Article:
(Because of curtailed service by the Portsmouth Electric between Portsmouth and Portsmouth junction in the fall, winter and spring from 1921 on, many of the EH&A's trips from Whittier's ran only as far north as the Hampton Beach Coast Guard station).
At Smithtown, the EH&A continued to connect with the Northeastern's lines to Newburyport via Salisbury and to Amesbury via Salisbury Plains, with Northeastern cars running over rented EH&A trackage from the state line to the waiting room in Smithtown Square. As earlier reported, the Smithtown-Amesbury line was abandoned by the Northeastern on December 17, 1923, leaving the Smithtown-Newburyport route as the only year-round southern connection for the EH&A. (The Northeastern operated cars to and from Hampton Beach during the summer season only).
Unfortunately, municipal operation of the EH&A was just as unprofitable, if not more so, than under private management. During the year ended December 31, 1921, despite an increase in the number of passengers carried over the previous year, revenues failed to meet operating expenses by some $4,000 and similar situations prevailed in 1922, 1923, 1924 and 1925 although the deficiencies varied from year to year. The annual contributions by Exeter and Hampton Falls (and by Seabrook for one year) helped somewhat but the town of Hampton was forced to appropriate tax money to meet the balance of the losses as well as to pay the interest on the $88,000 in municipal bonds floated to purchase and improve the railway property. It soon became only too apparent that Hampton had made a big mistake in buying the railway and that the town had a giant white elephant on its hands.
The major reason for the poor showing of the railway was steadily decreasing patronage resulting largely from constantly growing automobile competition, thanks to highway improvements and lower prices for mass produced motor cars, but the EH&A also was the victim of unfavorable weather conditions. A rainy summer held down the riding during 1922 and the lines from Hampton Village to Smithtown and from Hampton Village to Hampton Beach and Portsmouth were completely snowbound from early January until April 10, 1923.
Several methods of reducing expenses were suggested by the board of directors in its 1923 report. It was recommended that operation be suspended during periods of heavy snow and that one-man cars be used more extensively. The board also suggested that fares might be raised; that efforts be made to obtain renewed financial assistance from Seabrook, and that the operation of through service between Newburyport and Exeter, in cooperation with the Massachusetts Northeastern, might attract additional patronage. Although some fare adjustments were made within the framework of the basic 10 cent rate and Seabrook was approached without success, no attempt was made to inaugurate the Newburyport-Exeter service, probably due in large part to lack of interest by the Northeastern.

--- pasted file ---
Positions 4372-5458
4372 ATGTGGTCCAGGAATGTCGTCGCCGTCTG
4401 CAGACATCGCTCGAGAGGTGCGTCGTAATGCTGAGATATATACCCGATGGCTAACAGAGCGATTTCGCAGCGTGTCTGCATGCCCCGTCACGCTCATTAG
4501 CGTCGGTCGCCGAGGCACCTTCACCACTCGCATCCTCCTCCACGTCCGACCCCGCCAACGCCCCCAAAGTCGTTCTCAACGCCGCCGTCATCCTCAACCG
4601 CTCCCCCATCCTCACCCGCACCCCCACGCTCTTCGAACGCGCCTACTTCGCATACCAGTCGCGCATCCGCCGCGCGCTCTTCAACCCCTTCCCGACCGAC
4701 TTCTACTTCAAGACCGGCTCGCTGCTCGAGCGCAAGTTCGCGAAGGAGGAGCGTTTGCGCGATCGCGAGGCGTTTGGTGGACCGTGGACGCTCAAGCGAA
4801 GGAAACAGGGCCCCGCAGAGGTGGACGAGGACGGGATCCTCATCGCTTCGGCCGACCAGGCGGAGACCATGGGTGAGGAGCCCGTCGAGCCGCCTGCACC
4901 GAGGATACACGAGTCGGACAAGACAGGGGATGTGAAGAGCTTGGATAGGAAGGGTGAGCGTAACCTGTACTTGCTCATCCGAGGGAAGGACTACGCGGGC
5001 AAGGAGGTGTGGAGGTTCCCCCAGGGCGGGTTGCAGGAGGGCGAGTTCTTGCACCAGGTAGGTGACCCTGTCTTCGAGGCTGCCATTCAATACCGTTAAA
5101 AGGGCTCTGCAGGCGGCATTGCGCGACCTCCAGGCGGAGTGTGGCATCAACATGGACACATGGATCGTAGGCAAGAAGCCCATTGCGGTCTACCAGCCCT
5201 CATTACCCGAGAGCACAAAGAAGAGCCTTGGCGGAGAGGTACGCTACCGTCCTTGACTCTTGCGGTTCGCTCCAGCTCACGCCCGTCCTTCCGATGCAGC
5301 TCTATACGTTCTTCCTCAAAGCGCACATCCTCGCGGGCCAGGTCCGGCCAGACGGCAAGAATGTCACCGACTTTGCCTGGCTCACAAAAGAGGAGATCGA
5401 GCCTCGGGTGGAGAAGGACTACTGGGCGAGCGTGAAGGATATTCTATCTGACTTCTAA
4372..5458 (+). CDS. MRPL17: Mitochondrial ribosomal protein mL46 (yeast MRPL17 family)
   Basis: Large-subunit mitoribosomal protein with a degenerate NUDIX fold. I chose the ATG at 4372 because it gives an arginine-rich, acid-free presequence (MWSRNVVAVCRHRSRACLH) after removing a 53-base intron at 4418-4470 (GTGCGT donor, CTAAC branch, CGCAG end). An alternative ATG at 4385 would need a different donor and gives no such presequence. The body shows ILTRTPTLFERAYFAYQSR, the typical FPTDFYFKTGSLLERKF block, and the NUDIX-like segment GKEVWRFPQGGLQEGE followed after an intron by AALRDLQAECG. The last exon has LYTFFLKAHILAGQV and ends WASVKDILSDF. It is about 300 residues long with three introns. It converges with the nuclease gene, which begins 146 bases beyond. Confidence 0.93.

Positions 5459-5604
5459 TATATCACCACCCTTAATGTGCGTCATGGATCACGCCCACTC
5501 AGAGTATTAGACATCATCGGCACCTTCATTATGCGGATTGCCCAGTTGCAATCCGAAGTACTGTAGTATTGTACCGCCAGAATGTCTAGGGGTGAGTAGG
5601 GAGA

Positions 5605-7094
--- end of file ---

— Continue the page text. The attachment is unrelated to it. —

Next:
The beginning of the end for the Exeter, Hampton & Amesbury came on January 23, 1925 when the Portsmouth Electric Railway was authorized to suspend operations between Rye Beach and Portsmouth Junction until the following summer. This meant the end of trolley service between Portsmouth and Hampton Beach for when summer came, the Boston & Maine Transportation Company was operating motor buses over the routes of the former Portsmouth Electric. These buses did not operate through to Hampton Beach, however, and it was necessary for beach-bound passengers to change to EH&A trolleys at Portsmouth junction.
The EH&A summer timetable for 1925, effective July 3, called for cars to leave Exeter for Hampton Beach, on weekdays, at 6:50 and 8 a.m. and hourly until 10 p. m., with an 11 p.m. trip to the car barn only except on Wednesday and Saturday nights (dance nights at the casino) when the car ran through to the beach. On Sundays, hourly service was given from 8 a.m. to 9 p.m., with a 10 p.m. trip from Exeter to Hampton Village and an 11 o'clock run to the car barn.
On weekdays, cars left Hampton Village for Hampton Beach at 5:55, 6:35 and 7:40 a. m. and hourly until 12:40 p.m., then 1:10 and every 30 minutes until 8:40 p. m., then at 9:40 and 10:40. Trips at 11:40 p. m. were made on Wednesday and Saturday nights. On Sundays, hourly service was given from 7:40 until 11:40 a. m., at 12:10 p.m. and half hourly until 8:10 p.m., and then at 8:40 and 9:40. The last car off the beach at night departed at 11 p.m. on weekdays (midnight on Wednesdays and Saturdays) and 10 p.m. Sundays.
Between Hampton Beach and Portsmouth junction, cars ran on an hourly headway on weekdays from 7:45 a. m. until 10:45 p. m., with an 11:45 p. m. trip on Wednesdays and Saturdays. On Sundays, hourly service was given from 8:45 a. m. to 9:45 p. m.
The fall schedule was placed in effect on Monday, September 14, and called for a basic hourly headway between Exeter and Hampton Beach and between Whittier's and Smithtown. On the North Beach branch, there were only two round trips daily between the casino and the Coast Guard station, an additional trip being made on Sundays. But even this was not long to last for on Sunday, September 20, all service between Hampton Falls and Smithtown was abandoned and Hampton Village-Hampton Falls service was reduced to two round trips daily, Monday through Friday only ..
Between Hampton and Hampton Beach, there were two round trips daily on weekdays and three round trips on Saturdays and Sundays. Extra trips between Hampton and Hampton Beach were operated on demand at a minimum fare of 50 cents for two passengers or less and at the regular fare for three or more passengers. So far as can be determined, hourly service was continued between Exeter and Hampton Village as were the two round trips on weekdays and three on Sundays between the Hampton Beach Casino and the Coast Guard Station.